By Lincoln Archer
A young couple starting life together may imagine their relationship will get easier as they age. But the reality can be rather different.
Older couples often have to re-evaluate their relationship
Relationships which have held together through the strains of raising a family and coping with work commitments can break down when faced with the new stresses of an 'empty nest' and adjusting to retirement.
And of course many people have no choice in the matter, losing a lifelong companion through illness or accident.
No matter what a person's age, those who decide to look for a new partner can be daunted by the prospect of getting "out there" again.
Bob, 75, from Kent, was married for 40 years before his wife died of cancer.
"I have had a couple of relationships since and find it quite easy to meet new people," he said, while admitting to some feelings of guilt over the memory of his marriage.
"I really believe in intimacy and in the joy of meeting someone you are compatible with, and am not ready to give up on that just yet."
Bob's continuing desire for companionship is echoed by the increasing number of people finding themselves single again in later life.
There are more people in the over-50s age group in Britain getting divorced than ever before, figures from the Office of National Statistics show.
A survey for Saga magazine found the main reasons couples split was the sudden realisation they had spent years focusing on being parents at the expense of being partners, and the re-evaluation of what they wanted from the rest of their lives.
"Years ago when people got to their fifties they'd start thinking it was pipe and slippers time," says Paula Hall of relationship counsellors Relate.
Dating websites for the over-50s are growing
"But increasing longevity means people have more time up their sleeves now, and they're thinking more about what they really want to do with that time."
There was a time when people who were bereaved or divorced would accept that situation for life but Age Concern's Elizabeth Hickey says the mindset has changed.
"Many older people are dating, travelling, returning to university or continuing their careers.
"They are enjoying living life to the full and meeting new people and having new relationships as part of a positive approach to life."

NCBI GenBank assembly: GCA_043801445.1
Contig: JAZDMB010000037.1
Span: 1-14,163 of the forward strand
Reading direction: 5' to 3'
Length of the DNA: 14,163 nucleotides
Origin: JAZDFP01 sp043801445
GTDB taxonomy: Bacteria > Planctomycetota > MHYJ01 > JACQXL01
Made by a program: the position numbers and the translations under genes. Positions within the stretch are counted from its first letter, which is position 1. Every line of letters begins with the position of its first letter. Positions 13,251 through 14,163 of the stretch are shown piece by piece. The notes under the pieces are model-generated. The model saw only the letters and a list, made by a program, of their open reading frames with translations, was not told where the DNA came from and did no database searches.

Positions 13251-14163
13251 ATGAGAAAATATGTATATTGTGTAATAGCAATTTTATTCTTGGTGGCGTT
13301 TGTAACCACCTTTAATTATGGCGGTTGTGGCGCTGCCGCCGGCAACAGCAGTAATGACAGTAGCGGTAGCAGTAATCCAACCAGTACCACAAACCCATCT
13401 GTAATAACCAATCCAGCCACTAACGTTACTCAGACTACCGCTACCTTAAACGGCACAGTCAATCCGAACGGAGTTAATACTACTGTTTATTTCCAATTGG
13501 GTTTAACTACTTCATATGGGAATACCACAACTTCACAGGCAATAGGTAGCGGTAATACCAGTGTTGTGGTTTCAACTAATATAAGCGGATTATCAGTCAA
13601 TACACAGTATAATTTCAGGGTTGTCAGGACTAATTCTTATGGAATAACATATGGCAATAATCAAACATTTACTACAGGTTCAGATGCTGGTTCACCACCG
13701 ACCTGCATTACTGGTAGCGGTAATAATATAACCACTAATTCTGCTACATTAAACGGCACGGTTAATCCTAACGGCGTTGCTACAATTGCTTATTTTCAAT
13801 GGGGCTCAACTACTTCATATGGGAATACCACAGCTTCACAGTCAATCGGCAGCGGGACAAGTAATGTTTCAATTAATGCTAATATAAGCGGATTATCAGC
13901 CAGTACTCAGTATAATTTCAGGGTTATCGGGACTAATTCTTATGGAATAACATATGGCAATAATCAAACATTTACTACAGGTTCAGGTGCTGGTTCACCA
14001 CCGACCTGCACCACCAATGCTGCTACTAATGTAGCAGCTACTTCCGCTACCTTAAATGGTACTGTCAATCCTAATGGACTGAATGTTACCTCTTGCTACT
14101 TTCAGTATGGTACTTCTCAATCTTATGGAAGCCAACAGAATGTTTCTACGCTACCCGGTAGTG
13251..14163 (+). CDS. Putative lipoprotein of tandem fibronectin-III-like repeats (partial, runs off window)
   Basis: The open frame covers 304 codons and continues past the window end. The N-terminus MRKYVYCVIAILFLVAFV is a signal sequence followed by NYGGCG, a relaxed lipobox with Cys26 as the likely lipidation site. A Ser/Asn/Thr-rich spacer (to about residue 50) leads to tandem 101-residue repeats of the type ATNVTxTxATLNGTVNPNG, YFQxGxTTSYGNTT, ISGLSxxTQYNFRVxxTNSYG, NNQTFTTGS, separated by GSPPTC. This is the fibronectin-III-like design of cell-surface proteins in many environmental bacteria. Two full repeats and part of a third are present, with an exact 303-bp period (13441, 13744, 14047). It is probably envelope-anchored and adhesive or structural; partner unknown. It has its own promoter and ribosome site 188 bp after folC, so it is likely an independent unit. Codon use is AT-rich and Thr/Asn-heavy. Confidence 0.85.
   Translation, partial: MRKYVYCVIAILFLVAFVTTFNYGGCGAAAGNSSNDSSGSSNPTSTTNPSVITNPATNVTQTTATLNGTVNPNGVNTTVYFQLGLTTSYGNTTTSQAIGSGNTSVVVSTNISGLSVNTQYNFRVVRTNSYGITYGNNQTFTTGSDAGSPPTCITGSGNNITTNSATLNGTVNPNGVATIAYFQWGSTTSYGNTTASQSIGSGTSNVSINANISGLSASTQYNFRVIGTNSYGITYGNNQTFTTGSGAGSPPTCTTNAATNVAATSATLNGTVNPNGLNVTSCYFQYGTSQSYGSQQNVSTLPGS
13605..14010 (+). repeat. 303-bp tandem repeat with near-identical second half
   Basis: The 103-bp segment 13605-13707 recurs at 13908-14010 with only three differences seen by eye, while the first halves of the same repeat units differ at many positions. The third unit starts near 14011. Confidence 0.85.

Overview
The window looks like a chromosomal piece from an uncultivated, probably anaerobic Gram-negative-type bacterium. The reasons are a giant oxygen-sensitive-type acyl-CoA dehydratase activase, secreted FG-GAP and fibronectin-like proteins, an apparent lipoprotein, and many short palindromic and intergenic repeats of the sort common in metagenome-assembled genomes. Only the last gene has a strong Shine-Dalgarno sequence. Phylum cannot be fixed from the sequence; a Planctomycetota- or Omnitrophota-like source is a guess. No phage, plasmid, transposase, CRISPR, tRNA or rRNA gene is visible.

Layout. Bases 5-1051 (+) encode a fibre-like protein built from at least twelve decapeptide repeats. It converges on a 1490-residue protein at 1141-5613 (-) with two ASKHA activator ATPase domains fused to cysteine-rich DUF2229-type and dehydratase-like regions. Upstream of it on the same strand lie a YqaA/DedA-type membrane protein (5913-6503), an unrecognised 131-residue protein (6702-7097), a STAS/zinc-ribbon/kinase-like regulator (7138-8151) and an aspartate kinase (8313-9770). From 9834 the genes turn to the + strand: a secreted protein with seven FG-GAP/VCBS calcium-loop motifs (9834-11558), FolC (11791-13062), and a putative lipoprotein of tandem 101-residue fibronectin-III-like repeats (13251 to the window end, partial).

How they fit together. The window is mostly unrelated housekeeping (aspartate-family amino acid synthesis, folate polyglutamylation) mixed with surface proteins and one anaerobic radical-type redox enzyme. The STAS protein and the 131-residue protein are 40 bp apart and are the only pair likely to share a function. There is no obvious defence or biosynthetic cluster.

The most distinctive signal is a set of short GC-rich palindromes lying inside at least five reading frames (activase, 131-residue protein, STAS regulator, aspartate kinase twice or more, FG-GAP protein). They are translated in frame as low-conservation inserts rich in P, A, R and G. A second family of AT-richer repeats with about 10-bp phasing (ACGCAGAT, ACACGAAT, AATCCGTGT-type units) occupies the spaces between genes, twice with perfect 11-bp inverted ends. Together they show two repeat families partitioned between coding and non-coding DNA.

But she also warns divorce in later life can lead to increased isolation, making it important to keep socially active.
While the opportunities for fresh starts and adventures seem endless for some, Saga's Katherine Whitehorn says others find their options more limited.
"There is apparently more difference between the haves and have-nots in this age group than any other, between the educated and affluent and the poor and lonely trying to live on a state pension.
"And health, more than anything else, is the great determinant between those who cope well and those who are miserable."
Online dating is one avenue older people are exploring to kick-start a later love life.
The website over50s.com has been running a dating service since it launched in 1999 and now boasts more than 250,000 registered users.
Managing director Geoff Ellis says almost three-quarters of the site's clients are women. Some are looking for friendship, others for a long-term relationship - but all are looking for something new.
"People who are 50 these days are acting like they are 40," he says.
Results can vary, and women often complain on similar sites that it becomes much harder to find a partner once they have turned 60.
That feeling of rejection can be particularly painful, coming soon after the loss of a lifelong partner or a divorce.
But Mr Ellis says it was important to be patient and have realistic expectations.
"You can't expect instant love or companionship. It's like all relationships - it'll either happen or it won't.
"But these people are older and wiser. They've seen it all before and they can be picky too."
Regardless of the potential pitfalls, there is evidence to suggest it is important just to try to maintain relationships throughout your 50s - and beyond.
"Research shows that men who are more sexually active actually live longer," said Dr Sarah Brewer, author of Intimate Relations: Living and Loving in Later Life.
"Hormones are released during sex... men who have sex twice a week live longer than those who have sex once a month or less. In women, it can fight the effects of menopause and reduce wrinkling."
It was not just sex that helped, she said, but any form of intimacy. And this time, you'd be old enough to appreciate it.